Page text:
Next, head to the Market and download your Terminal Emulator. Start it up and type the following commands, hitting enter after each one:

su cp /sdcard/root_files/perm_root /data/local/perm_root chmod 777 /data/local/* /data/local/perm_root 

You'll see the status scroll by as it performs the process. When you're done, it will return you to a regular terminal prompt. You should now have permanent root, and you can continue on to flash custom ROMs, use root only apps, and more.

Rooting the HTC Thunderbolt

The Always Up-To-Date Guide to Rooting Any Android Phone Photo by Eugene.


The Always Up-To-Date Guide to Rooting Any Android Phone

At the time of this writing, the HTC Thunderbolt has been rooted, and has a somewhat easy rooting solution. It's for Windows only, and will only work with firmware versions below 1.12.605.9 (Mac users can root, but they'll have to use the long, complicated method). The Unrevoked team is working on adding it to their list of supported phones, but we'll likely be into summer by the time that happens. If you can't wait, this method should work just fine. Start by downloading the very large Easyroot program from this XDA forum thread (you'll need an account to do so, but trust me, it's good to have—you'll likely use it again in the future). As with the G2 method, I have not tested this myself—only copied the instructions from XDA-Developers. Feedback is appreciated.

To start, make sure your phone has USB debugging enabled in Settings > Applications > Development. Plug in your phone and make sure it's in "charge only" mode. Open up the Easyroot app and click on Step 1. Wait a few minutes, and it should reboot your phone to a white menu with the Bootloader option highlighted in blue. Hit the power button to head to your bootloader.

After a minute or two, it should load a program and ask you if you want to update. Tell it that you do by pressing the Volume Up button. It will update and then say "Update complete". Hit the power button to reboot your phone.

Once you've booted back up, skip through the phone's setup options and head back to Settings > Applications > Development to turn USB debugging back on. Then, unplug your phone, and plug it back in. Click Step 2 in the Easyroot program. If you get an error, kill the Rooter.exe process from Windows' task manager, then restart it and hit Step 2 again.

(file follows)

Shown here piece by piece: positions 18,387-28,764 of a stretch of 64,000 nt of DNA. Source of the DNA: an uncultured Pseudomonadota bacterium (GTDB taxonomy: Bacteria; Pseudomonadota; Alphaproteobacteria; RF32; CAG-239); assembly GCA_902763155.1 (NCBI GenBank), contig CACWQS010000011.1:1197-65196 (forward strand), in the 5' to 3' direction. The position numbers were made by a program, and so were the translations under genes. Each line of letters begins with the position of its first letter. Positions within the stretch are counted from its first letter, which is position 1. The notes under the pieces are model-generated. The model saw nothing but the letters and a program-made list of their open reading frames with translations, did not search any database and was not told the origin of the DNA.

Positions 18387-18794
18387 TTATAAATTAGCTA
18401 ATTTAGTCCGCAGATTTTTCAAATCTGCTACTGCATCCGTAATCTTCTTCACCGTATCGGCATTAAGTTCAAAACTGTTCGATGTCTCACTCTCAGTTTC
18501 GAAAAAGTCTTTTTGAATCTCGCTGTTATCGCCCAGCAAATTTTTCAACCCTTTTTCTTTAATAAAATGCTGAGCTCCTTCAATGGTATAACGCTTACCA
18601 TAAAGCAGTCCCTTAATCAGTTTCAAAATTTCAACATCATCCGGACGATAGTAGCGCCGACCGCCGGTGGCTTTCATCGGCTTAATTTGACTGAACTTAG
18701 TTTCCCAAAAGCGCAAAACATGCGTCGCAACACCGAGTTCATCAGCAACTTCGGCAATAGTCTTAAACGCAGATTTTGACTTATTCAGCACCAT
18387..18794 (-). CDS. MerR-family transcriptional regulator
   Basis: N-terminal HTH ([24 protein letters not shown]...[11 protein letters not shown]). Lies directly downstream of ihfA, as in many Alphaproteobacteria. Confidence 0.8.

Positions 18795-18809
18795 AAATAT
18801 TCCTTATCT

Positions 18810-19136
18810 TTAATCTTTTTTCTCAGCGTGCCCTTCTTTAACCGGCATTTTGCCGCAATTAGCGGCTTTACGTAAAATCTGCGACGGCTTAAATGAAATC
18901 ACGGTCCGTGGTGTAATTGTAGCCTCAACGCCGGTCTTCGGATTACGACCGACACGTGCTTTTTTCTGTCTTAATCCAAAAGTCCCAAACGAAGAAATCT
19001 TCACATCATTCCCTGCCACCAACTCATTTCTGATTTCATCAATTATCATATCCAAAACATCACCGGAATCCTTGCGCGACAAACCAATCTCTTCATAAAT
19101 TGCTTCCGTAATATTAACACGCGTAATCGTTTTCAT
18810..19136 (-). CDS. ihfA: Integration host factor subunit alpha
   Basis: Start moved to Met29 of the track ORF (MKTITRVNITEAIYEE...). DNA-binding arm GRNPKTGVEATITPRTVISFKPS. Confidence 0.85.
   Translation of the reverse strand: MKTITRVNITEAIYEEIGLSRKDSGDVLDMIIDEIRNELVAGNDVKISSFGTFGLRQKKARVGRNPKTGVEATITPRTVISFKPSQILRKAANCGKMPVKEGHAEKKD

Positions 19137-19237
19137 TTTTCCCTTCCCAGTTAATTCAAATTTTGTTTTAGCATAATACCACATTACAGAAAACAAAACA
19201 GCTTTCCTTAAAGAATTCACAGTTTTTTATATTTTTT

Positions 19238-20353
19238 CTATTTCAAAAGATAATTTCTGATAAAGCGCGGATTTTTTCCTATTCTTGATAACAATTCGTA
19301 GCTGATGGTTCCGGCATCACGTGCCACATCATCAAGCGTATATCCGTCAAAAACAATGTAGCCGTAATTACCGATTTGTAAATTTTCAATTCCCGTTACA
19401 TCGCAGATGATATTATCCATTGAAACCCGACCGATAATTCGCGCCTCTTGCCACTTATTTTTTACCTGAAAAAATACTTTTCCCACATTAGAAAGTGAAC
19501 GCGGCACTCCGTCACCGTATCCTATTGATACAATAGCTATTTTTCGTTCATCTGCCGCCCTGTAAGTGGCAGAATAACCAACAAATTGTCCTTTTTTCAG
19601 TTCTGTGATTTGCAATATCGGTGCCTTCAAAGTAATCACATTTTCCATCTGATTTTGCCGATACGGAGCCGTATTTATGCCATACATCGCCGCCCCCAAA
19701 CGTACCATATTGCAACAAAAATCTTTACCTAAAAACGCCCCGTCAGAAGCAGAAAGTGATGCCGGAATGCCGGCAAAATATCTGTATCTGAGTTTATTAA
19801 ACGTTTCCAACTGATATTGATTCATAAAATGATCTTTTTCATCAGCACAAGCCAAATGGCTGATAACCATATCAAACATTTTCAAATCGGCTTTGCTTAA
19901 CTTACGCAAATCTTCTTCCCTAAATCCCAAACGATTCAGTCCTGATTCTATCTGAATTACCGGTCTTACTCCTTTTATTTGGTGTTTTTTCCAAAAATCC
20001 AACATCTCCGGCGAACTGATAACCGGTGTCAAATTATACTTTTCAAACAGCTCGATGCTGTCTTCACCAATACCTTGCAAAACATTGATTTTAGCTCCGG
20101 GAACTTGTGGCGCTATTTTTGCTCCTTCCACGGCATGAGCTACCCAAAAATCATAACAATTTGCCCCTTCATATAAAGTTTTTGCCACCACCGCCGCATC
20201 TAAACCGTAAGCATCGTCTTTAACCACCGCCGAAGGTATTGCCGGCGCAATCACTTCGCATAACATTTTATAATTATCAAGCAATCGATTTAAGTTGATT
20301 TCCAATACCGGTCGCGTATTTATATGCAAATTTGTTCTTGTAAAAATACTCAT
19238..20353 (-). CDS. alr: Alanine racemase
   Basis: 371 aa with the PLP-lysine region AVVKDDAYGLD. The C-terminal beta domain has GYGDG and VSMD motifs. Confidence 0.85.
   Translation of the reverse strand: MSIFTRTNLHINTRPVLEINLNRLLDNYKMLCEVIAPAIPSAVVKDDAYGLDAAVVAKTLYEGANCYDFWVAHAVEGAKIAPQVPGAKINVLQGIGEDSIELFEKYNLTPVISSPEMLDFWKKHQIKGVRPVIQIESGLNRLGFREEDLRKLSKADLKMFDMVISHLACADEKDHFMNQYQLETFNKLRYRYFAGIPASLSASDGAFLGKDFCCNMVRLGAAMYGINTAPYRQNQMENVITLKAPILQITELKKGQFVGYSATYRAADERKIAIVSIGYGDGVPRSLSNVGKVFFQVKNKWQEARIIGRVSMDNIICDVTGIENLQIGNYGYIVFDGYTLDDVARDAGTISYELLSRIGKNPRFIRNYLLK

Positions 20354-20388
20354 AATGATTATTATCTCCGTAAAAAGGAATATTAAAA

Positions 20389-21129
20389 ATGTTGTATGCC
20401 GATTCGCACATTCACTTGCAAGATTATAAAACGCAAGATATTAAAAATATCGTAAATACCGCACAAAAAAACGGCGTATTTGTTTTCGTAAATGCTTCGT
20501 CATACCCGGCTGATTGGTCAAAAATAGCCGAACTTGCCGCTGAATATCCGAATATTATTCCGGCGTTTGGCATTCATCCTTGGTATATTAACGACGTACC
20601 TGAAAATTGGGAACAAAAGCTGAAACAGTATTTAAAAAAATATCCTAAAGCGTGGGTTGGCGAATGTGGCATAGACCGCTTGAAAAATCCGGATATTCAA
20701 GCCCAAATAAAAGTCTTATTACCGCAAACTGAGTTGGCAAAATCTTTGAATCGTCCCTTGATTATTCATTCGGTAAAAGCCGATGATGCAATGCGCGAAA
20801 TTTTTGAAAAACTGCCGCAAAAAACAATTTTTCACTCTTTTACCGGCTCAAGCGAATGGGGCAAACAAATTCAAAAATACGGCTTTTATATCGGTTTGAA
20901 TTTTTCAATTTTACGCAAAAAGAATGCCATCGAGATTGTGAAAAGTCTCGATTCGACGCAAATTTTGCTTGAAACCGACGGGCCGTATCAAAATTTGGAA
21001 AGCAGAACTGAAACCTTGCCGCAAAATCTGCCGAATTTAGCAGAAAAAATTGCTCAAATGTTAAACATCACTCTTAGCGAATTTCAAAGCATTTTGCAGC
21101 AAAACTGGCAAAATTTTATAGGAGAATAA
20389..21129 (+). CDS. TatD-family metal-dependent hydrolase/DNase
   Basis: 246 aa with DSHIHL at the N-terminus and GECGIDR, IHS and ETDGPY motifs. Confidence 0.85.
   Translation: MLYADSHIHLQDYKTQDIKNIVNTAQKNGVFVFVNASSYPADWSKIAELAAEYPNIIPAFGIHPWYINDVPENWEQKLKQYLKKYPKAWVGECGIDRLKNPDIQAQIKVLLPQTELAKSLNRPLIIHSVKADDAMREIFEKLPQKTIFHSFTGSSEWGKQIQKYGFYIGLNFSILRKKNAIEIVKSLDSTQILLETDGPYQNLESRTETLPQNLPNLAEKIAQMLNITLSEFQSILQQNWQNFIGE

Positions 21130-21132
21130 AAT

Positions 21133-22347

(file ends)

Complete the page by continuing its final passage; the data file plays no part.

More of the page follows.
It will reboot into the white menu again. Highlight the Bootloader option and hit Power again. You're going to go through the same process you did in Step 1—wait, hit Volume Up to upgrade when prompted, then hit Power to reboot your phone when it says "Update complete".

Once again, skip through your phone's setup options and head back into Settings > Applications > Development, turn USB debugging on, unplug your phone, and plug it back in. Click on Step 3 and let it go through its process.

Your phone should reboot when its done. If not, close Rooter.exe and restart it. Click on step 3 again and your phone should restart as expected. Once you're done, you should have root permissions. Check for the Superuser app in your app drawer to confirm, then head off to the Market to grab ROM Manager or the other root-only goodies you're looking for.

What Now?

Now, the world is your oyster. Like I said before, I'd recommend checking out our original guide to rooting the Motorola Droid to see some of the things you can do, but I'd also highly recommend considering:

That should get you started. Of course, share your own favorite root tweaks in the comments.


This guide should have you up and running with root permissions on nearly every Android phone out there. Like I mentioned before, I can't test every android phone in existence, so your mileage may vary. Again, goal is to keep this guide as accurate and up to date as possible, so if you find that one of the above methods change for a particular device (or if I haven't addressed your device), please email me at whitson+rootingguide@lifehacker.com. I'll do my best to keep the guide updated whenever I can.